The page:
Gear4music (G4M) – Is the music playing a different tune?

Gear4music (G4M) – Is the music playing a different tune?

Personally, I do not think this is a great update. Are there positives? Of course. Sales are 36% ahead of expectations. “Good progress” made with European distribution. Active customer numbers are up by 40%.

But looking a little closer, sales are 4% below customer numbers. This means that basket size is getting smaller, or margins are pressured. Indeed, the company does mention competitive pressures as having an impact on short term gross margins, and almost infer that they remain best focused on serving our customers by discounting the price!

Dig deeper, and they’ve used a high percentage growth number of 230% for the German distribution centre orders. This is meaningless, as we are left to guess what the actual sales orders were. Selling 330 units would be a 230% increase on selling 100 but it’s still pitiful. It could be that sales have been mentioned before and we could calculate it, but I always assume that management try to hide things on purpose and so I would argue they are rubbish.

“The Board expects EBITDA for the full financial year to be in line with our expectation.”

EBITDA is a fiddly number, and not really very helpful either. Furthermore, they use the board’s expectations rather than market expectations! How are we supposed to know what these are, if they don’t tell us? A lot of companies are guilty of this, and it’s really irritating.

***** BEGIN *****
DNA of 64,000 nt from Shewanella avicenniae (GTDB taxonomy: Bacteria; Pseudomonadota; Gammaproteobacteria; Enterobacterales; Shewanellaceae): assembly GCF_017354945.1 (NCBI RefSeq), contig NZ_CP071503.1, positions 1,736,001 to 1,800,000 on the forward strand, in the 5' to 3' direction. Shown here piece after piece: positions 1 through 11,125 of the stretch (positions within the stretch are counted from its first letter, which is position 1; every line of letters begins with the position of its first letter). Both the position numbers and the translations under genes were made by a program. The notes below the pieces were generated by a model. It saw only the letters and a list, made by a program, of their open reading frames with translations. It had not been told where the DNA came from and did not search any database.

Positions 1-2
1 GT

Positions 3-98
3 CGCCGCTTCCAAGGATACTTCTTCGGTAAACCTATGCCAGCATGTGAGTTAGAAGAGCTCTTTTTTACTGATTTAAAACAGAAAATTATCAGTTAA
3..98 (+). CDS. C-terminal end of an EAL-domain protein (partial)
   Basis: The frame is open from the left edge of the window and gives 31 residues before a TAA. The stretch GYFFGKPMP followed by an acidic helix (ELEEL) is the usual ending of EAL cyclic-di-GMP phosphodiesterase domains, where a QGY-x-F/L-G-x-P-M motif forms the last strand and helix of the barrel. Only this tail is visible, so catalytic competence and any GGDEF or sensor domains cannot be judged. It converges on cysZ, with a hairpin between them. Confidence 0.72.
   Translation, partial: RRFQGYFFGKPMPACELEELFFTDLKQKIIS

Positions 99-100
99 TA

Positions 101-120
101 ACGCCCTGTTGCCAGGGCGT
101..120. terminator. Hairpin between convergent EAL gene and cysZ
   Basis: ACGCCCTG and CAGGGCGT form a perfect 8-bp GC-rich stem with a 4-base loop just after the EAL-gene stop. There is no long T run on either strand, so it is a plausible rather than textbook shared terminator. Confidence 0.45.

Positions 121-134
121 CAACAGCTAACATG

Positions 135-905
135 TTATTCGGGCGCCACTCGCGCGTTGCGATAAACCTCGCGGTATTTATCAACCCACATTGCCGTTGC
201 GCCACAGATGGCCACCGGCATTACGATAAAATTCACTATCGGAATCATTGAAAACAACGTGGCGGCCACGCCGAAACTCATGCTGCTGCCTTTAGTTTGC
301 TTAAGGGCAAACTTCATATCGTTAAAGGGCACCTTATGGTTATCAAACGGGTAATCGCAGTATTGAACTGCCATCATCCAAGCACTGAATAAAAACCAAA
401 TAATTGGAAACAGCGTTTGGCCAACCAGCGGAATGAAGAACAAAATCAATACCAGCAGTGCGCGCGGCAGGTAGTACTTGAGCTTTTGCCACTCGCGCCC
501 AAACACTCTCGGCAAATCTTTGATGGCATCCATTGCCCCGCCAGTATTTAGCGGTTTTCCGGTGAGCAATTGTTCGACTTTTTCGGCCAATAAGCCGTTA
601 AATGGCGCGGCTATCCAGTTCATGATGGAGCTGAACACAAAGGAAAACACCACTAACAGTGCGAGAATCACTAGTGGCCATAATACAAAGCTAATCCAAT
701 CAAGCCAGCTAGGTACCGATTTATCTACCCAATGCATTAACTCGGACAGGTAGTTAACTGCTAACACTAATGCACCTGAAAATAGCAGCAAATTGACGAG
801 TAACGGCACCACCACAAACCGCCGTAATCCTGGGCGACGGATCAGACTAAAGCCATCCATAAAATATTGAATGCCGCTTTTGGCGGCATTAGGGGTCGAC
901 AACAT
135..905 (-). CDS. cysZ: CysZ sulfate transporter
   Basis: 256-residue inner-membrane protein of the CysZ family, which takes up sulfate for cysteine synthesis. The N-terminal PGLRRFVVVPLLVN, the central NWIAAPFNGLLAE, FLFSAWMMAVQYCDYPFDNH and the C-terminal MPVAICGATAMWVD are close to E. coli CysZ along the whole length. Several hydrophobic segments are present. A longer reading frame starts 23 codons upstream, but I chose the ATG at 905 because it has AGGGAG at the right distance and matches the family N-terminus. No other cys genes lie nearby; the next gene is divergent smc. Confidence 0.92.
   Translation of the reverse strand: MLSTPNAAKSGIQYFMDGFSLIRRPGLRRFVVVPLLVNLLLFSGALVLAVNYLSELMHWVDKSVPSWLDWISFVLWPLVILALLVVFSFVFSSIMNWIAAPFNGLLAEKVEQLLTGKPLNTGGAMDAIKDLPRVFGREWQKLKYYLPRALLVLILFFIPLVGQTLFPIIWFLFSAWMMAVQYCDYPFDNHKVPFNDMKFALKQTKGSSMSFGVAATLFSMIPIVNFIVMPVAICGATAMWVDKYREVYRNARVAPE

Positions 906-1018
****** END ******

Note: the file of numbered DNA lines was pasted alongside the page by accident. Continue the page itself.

Change of Accounting Reference Date

This is a warning sign. It’s bizarre that companies never seem to make these shorter. Is it a coincidence that the longer period numbers would look better at first glance? I recall Paul Scott mentioning that when he was an FD he changed the accounting period by adding another four months. This turned a loss into a profit, and nobody noticed. I’m not suggesting that this is the case at G4M, but it is a warning sign.

Possibly the only thing that really matters is the chart – it doesn’t really matter to me if a company makes a profit or a horrific loss if the price is going up and it makes me money. If you’re an investor, you may argue that the chart doesn’t matter to you as you’re investing for the long term. That’s fair enough, but both traders and investors are here to make money, and I’d say it’s foolish to ignore price action.

(Source: ShareScope)

The problem here is that G4M is well off its high. That means plenty of trapped buyers, and the lower it falls, the more people are underwater on the stock. That means there is a lot of stock to churn through as the price rallies, making it a lot more difficult. When a stock is going up and making new highs there is nobody to sell, and as long as the price is going up there are more and more buyers. The PE of 45 is looking lofty too. It’s expensive, and if growth shows any signs of growing, the PE will deflate and so will the price. I’ve got G4M on the watchlist to short.



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